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Why 2015 is a Pivotal Season for Dennis Franchione and Texas State

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After three years of adjusting to FBS football, Texas State needs to prove that it hasn't hit its ceiling.

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The 2015 offseason has been one of restlessness for everyone involved with Texas State Bobcats football.

After an unjust bowl snub in 2014 where lesser deserving teams received bowl invites purely because of geography, the coaches and players are angry and want to take their rage out on the Sun Belt. But the fans are restless too.

Calls for patience and accepting slow improvement within Texas State's program have been the official party line, but those pleas are starting to ring hollow for a fanbase unbound by history, teeming with ambition, and increasingly frustrated over spending another postseason sitting at home. Bobcat fans are casting a jealous eye towards reigning Sun Belt champ and recent move-up Georgia Southern as well as (to a much lesser extent) Appalachian State, who are both receiving plenty of preseason hype.

Although both GSU and ASU were in a far better position both program-wise and roster-wise before the FBS jump than Texas State was in 2012, the expectation will be for Texas State to take the next step into the top tier of the 'Belt within the next two years. Whether that's a realistic expectation or not is in question. Just about every pundit ranks Texas State far behind the designated top tier of teams in Georgia Southern, Appalachian State, Louisiana-Lafayette, and Arkansas State.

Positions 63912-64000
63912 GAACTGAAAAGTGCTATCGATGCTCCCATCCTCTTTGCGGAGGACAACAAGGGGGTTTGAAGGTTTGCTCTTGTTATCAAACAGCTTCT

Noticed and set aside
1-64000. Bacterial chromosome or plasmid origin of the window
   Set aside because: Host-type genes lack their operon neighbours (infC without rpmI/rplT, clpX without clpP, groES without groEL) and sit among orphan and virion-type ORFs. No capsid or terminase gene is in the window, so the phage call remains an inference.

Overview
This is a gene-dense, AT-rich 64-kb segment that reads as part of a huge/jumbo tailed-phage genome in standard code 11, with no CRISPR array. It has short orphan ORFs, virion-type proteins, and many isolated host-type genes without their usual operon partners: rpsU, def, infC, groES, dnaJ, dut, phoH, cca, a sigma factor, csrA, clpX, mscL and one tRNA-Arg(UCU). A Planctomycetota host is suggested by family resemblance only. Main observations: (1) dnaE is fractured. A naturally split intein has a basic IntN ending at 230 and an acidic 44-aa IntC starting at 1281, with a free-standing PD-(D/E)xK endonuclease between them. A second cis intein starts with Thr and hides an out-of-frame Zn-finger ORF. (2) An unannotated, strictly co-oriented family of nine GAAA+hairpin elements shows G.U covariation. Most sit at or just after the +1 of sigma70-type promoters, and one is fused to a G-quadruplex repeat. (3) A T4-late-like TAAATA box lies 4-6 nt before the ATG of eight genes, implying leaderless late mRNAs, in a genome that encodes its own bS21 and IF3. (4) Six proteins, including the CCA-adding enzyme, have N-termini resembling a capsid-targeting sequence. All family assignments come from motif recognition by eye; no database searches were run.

Many questions have been raised this offseason about the Texas State Athletic Department's ability to sell the program to fans and prospective bowl committees, but the focus will soon shift to the head man in charge of the team itself. This is the first season that Dennis Franchione is working exclusively with players he recruited, so any excuses about Brad Wright's players holding the team back are no longer valid (and in many cases, were never valid to begin with). Coach Fran has improved the win column in FBS from 4 to 6 to 7 in San Marcos, but he needs to get to a bowl game and start making 8+ win seasons an expectation, otherwise the program's momentum will stall.

Attendance is the canary in the coal mine. The first home game of the year is often well attended, and a game against a big name opponent such as Navy or Texas Tech will often sell out. But games later on in November against Sun Belt teams--of which Texas State has three this year--usually see attendance drop like a stone, such as last year's poor showing of 12,264 against conference power Arkansas State. A half-full Bobcat Stadium is hardly what alumni who pushed through the Drive to FBS envisioned.

The patterns under Coach Fran

We've seen a few trends develop under Dennis Franchione during his time at Texas State. The most obvious trend is that of a run-heavy option attack, although that option attack has evolved from a slow-paced, clock-killing venture in 2013 to a no huddle, zone read/triple option hybrid under quarterback Tyler Jones. This system has facilitated excellent rushing numbers for the running backs and quarterback, but it's arguably come at the cost of a reliable passing game.